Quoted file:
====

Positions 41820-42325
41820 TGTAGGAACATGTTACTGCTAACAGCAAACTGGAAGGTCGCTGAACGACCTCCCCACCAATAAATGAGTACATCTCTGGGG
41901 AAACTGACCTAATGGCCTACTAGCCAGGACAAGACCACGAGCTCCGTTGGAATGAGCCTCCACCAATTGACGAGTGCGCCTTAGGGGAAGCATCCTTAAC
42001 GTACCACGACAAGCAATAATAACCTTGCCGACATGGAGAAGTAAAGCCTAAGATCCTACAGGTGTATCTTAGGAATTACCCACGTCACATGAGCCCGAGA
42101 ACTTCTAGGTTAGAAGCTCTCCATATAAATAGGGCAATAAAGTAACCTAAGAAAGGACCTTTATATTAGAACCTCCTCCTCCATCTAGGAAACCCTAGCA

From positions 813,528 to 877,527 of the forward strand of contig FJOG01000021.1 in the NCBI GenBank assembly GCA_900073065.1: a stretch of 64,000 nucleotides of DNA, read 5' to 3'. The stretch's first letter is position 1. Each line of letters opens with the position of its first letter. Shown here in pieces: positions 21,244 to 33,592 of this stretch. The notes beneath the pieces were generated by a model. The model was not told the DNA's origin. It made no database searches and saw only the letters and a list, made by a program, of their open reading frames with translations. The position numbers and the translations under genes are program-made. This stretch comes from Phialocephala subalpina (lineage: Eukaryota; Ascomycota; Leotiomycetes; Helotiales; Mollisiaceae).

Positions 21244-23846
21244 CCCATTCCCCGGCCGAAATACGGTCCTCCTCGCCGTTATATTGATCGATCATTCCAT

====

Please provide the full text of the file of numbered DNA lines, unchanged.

Positions 41820-42325
41820 TGTAGGAACATGTTACTGCTAACAGCAAACTGGAAGGTCGCTGAACGACCTCCCCACCAATAAATGAGTACATCTCTGGGG
41901 AAACTGACCTAATGGCCTACTAGCCAGGACAAGACCACGAGCTCCGTTGGAATGAGCCTCCACCAATTGACGAGTGCGCCTTAGGGGAAGCATCCTTAAC
42001 GTACCACGACAAGCAATAATAACCTTGCCGACATGGAGAAGTAAAGCCTAAGATCCTACAGGTGTATCTTAGGAATTACCCACGTCACATGAGCCCGAGA
42101 ACTTCTAGGTTAGAAGCTCTCCATATAAATAGGGCAATAAAGTAACCTAAGAAAGGACCTTTATATTAGAACCTCCTCCTCCATCTAGGAAACCCTAGCA

From positions 813,528 to 877,527 of the forward strand of contig FJOG01000021.1 in the NCBI GenBank assembly GCA_900073065.1: a stretch of 64,000 nucleotides of DNA, read 5' to 3'. The stretch's first letter is position 1. Each line of letters opens with the position of its first letter. Shown here in pieces: positions 21,244 to 33,592 of this stretch. The notes beneath the pieces were generated by a model. The model was not told the DNA's origin. It made no database searches and saw only the letters and a list, made by a program, of their open reading frames with translations. The position numbers and the translations under genes are program-made. This stretch comes from Phialocephala subalpina (lineage: Eukaryota; Ascomycota; Leotiomycetes; Helotiales; Mollisiaceae).

Positions 21244-23846
21244 CCCATTCCCCGGCCGAAATACGGTCCTCCTCGCCGTTATATTGATCGATCATTCCAT